A beloved Orchard Beach landmark may get the chance to relive its glory days.
During the State of the Borough Address, Borough President Ruben Diaz, Jr. announced he will allocate $10 million from his capital budget to fund the restoration of the memorable Orchard Beach Pavilion.
According to James Rausse, AICP, director of capital programs for the borough president’s office, this marks the first phase of a $40 million multi-phase project slated for the ‘Bronx Riviera’.
Rausse explained the objectives are to redesign the pavilion within its landmark parameters while better fortifying it against hurricanes, providing additional direct access to the beach and establishing more food concessions and tourist shops at the pavilion.
The project is dependent on receiving $10 million from the borough president, NYS senate and assembly members and NYC Parks.
Once fully funded, Rausse said early estimates have construction starting by at least 2018.
“NYC Parks appreciates Borough President Ruben Diaz Jr.’s enthusiasm and eagerness to restore Orchard Beach Pavilion,” said Bronx Parks Commissioner Iris Rodriguez-Rosa. “We understand the importance of this project and look forward to continuing the dialogue with our elected partners and community stakeholders.”
Deborah Wye, Friends of Pelham Bay Park communications coordinator and Museum of Modern Art curator emerita said. “It was Robert Moses who suggested that the pavilion have a colonnade that responds to the verticality of the trees in Pelham Bay Park and its curving wings echo the crescent shoreline of the beach.”
“The NYC Landmarks Preservation Commission has called Orchard Beach ‘among the most remarkable public recreational facilities ever built in the United States’,” said Judge Lizbeth Gonzalez, FPBP president.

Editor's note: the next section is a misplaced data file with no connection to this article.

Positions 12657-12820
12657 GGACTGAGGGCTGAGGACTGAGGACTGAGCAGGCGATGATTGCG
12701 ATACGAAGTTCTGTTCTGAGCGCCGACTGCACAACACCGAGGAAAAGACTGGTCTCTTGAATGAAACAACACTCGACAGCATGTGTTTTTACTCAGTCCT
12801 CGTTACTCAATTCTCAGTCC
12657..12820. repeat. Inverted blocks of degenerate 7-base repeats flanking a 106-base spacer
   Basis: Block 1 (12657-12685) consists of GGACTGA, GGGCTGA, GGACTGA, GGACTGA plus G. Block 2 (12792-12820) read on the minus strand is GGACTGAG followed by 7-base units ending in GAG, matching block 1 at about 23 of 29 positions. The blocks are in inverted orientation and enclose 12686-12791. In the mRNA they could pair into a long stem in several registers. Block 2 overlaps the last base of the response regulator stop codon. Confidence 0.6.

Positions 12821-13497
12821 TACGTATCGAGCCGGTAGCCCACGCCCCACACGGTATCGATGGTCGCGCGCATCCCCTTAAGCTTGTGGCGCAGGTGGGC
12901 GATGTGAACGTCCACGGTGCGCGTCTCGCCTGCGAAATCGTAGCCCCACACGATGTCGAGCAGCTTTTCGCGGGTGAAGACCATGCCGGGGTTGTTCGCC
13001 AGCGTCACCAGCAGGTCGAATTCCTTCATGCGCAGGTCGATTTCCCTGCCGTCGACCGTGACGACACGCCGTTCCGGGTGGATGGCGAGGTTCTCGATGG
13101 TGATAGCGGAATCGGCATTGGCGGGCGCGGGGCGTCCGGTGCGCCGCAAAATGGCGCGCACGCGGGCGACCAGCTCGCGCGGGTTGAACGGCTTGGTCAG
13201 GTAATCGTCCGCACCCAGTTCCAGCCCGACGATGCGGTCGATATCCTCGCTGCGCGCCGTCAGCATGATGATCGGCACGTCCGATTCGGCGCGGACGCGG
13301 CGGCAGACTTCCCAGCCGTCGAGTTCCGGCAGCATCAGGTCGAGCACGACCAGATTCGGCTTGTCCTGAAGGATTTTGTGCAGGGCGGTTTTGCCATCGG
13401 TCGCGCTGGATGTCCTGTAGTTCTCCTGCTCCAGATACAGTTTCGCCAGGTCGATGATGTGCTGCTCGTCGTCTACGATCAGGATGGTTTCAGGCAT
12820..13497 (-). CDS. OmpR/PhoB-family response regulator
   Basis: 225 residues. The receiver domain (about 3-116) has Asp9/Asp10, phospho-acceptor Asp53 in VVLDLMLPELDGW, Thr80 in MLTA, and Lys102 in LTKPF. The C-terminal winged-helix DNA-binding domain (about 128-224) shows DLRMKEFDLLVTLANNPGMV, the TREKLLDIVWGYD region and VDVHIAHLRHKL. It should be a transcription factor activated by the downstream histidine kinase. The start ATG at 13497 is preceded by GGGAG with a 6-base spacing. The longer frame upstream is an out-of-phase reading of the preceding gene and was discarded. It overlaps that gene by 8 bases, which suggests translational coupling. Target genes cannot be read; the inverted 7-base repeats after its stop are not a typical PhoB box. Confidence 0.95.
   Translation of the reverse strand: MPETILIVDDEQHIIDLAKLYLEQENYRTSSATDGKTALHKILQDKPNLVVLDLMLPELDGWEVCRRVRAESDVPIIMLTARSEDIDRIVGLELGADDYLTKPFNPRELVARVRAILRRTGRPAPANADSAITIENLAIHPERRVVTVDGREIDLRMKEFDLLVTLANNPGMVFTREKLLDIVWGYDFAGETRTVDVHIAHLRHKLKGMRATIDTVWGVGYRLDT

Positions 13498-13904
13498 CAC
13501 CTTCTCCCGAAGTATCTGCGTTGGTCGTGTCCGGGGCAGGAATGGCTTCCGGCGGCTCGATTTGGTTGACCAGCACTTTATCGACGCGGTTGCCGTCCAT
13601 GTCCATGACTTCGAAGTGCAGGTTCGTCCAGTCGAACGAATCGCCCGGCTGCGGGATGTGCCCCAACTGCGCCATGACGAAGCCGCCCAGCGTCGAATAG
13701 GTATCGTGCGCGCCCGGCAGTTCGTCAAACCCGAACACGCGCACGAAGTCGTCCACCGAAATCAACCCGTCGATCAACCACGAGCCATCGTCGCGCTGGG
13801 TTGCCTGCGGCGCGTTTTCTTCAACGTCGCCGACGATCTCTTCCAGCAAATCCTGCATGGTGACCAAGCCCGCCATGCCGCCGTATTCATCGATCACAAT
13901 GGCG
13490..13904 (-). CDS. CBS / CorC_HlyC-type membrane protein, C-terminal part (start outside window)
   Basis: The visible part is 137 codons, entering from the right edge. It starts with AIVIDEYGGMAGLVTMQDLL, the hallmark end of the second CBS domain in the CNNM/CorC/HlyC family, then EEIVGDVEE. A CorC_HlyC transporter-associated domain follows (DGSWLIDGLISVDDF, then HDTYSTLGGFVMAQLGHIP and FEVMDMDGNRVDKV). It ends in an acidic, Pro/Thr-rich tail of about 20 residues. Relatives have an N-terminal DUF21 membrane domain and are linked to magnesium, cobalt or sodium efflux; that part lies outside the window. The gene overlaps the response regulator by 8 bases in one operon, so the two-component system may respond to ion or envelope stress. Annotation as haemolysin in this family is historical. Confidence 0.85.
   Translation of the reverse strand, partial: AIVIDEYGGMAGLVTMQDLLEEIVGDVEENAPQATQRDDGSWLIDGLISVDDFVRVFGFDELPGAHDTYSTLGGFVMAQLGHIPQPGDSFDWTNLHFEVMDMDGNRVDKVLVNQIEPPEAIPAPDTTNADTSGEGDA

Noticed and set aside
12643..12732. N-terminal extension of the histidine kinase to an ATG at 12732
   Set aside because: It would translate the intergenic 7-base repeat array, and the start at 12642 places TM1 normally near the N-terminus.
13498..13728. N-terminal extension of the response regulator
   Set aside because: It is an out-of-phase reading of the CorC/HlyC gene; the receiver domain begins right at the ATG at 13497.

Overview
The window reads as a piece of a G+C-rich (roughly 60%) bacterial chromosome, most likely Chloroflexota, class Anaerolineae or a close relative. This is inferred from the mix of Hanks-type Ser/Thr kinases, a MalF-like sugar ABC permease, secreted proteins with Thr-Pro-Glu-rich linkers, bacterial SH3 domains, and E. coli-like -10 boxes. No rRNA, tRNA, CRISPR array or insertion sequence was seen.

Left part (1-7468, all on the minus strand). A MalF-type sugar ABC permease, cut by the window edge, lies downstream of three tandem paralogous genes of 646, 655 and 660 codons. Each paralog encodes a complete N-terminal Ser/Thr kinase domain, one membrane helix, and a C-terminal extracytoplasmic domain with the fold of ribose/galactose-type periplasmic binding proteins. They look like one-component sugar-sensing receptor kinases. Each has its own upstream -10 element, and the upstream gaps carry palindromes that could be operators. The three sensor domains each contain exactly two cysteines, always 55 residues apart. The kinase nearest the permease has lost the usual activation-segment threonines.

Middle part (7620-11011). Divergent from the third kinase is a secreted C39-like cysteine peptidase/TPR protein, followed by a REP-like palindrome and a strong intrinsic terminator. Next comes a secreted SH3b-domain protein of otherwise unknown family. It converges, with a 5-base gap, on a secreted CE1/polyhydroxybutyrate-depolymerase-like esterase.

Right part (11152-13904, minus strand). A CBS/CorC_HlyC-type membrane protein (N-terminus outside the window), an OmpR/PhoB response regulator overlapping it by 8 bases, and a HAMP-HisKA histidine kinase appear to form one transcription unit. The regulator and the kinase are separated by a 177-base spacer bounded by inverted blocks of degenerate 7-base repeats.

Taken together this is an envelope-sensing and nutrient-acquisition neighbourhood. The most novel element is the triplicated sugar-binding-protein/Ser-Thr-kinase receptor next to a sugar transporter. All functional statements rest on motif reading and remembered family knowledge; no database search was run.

According to Lloyd Ultan, Bronx borough historian, Orchard Beach was artificially created in 1936 under the leadership of NYC Parks Commissioner Robert Moses by using imported brown and white sand from the Rockaways, Sandy Hook and Northport to close the inlet of LeRoy Bay.
As part of this $8 million Works Progress Administration project, the landmarked 50-foot wide pavilion was constructed by NYC Parks with Aymar Embury II serving as an architectural consultant on the project.
More than 18,000 people attended Orchard Beach’s opening day on July 25, 1936, however the pavilion itself would not be completed until the following year.
In its heyday, Ultan explained the Art Deco designed building was utilized as two separate gender specific public bathhouses.
This historic pavilion also included a 500-seat formal dining room, a laundry service for rental towels and bathing suits, changing rooms and indoor showers.
However, as the city faced a fiscal crisis in the mid-1970s, NYC Parks did not have enough money to fund the pavilion’s upkeep, Ultan said.
A $4.3 million project completed in 1997 under Mayor Giuliani and Borough President Fernando Ferrer restored the upper loggia and main pavilion and added a new tent structure and performance stage at the pavilion’s lower section.
In 2006, Orchard Beach Pavilion was officially designated as a NYC Landmark by the Landmarks Preservation Commission.